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Appetite. 2015 Dec;95:408-14. doi: 10.1016/j.appet.2015.08.005. Epub 2015 Aug 6.

What is healthy food? Objective nutrient profile scores and subjective lay evaluations in comparison.

Author information

1
ETH Zürich, Institute of Food, Nutrition and Health (IFNH), Zürich, Switzerland. Electronic address: tbucher@ethz.ch.
2
ETH Zürich, Institute of Food, Nutrition and Health (IFNH), Zürich, Switzerland.

Abstract

To date, it is unclear how consumers evaluate the healthiness of individual foods and meals and how consumers' perceptions are related to expert opinions. This knowledge is essential for efficient communication of nutrition information with the goal of promoting healthy eating. This study used the fake food buffet method to investigate health perceptions of selected meals and of 54 individual foods and beverages. Lay consumers' subjective healthiness evaluations of meals and foods were compared to objective nutrient profile scores, which were previously shown to correlate highly with expert opinions. The results show that nutrition profile scores and lay evaluations were highly correlated, which indicates that lay people used similar criteria as experts to evaluate the healthiness of foods. However, lay consumers tended to neglect the amount of saturated fat, protein and sodium for their judgments. Also, it was found that while lay consumers were quite able to evaluate single food products, they had difficulties in evaluating entire meals. Future interventions should focus particularly on educating the consumer about the negative effects of diets high in salt and saturated fat and they should improve the consumer's abilities to evaluate entire meals.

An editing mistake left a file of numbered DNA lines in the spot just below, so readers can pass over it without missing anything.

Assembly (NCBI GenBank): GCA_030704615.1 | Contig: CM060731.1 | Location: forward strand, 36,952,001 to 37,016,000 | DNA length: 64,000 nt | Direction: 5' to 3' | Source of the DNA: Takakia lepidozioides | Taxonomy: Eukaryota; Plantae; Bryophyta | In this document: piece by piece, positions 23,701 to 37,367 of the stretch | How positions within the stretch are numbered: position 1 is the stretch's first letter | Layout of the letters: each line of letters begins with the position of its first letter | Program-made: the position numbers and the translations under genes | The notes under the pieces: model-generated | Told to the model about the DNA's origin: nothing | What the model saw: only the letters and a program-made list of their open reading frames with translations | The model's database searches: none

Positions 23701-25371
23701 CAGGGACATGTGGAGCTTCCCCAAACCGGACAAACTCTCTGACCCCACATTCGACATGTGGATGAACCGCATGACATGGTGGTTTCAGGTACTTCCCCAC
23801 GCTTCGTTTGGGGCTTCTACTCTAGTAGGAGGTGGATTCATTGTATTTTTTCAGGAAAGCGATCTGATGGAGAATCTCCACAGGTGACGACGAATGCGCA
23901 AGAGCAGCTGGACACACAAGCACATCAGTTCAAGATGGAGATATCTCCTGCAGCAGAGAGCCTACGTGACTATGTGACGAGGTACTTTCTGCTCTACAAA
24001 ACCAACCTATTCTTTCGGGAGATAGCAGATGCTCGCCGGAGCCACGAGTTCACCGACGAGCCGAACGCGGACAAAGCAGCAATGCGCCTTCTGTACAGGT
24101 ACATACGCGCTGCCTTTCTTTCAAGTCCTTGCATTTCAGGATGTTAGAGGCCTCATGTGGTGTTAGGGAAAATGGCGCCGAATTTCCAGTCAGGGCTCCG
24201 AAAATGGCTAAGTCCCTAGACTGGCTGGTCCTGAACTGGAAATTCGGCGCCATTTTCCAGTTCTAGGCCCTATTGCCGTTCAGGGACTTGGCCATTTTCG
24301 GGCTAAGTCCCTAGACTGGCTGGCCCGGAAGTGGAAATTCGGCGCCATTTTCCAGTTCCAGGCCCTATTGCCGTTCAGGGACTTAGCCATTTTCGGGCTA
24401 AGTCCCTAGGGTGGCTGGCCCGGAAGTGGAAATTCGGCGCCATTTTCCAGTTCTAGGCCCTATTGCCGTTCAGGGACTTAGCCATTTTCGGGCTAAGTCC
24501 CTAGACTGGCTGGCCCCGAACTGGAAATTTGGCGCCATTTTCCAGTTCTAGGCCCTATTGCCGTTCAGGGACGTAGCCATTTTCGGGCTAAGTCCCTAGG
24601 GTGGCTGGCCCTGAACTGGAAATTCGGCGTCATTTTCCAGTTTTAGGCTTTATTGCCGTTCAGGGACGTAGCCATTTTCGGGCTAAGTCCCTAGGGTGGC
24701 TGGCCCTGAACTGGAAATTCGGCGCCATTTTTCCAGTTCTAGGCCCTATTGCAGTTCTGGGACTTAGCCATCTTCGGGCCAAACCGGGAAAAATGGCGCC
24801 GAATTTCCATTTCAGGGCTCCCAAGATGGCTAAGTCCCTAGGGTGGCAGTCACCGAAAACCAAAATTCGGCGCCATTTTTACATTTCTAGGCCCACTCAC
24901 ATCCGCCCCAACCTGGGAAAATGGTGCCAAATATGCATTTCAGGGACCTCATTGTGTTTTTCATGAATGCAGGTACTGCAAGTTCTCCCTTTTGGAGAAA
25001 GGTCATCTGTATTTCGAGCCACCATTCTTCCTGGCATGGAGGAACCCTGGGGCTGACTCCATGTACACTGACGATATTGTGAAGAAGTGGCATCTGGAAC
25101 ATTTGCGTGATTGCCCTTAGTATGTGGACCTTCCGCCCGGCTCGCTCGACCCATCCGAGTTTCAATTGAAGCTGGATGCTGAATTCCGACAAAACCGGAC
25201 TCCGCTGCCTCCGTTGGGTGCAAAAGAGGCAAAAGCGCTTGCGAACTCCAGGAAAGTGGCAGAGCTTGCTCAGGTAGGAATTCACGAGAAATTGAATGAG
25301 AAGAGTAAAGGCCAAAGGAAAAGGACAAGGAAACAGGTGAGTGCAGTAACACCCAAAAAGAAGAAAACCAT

KEYWORDS:

Fake food buffet; Food choice; Health perception; Meal composition; Meal evaluation; Nutrient profiling

PMID:
26256557
DOI:
10.1016/j.appet.2015.08.005
[Indexed for MEDLINE]

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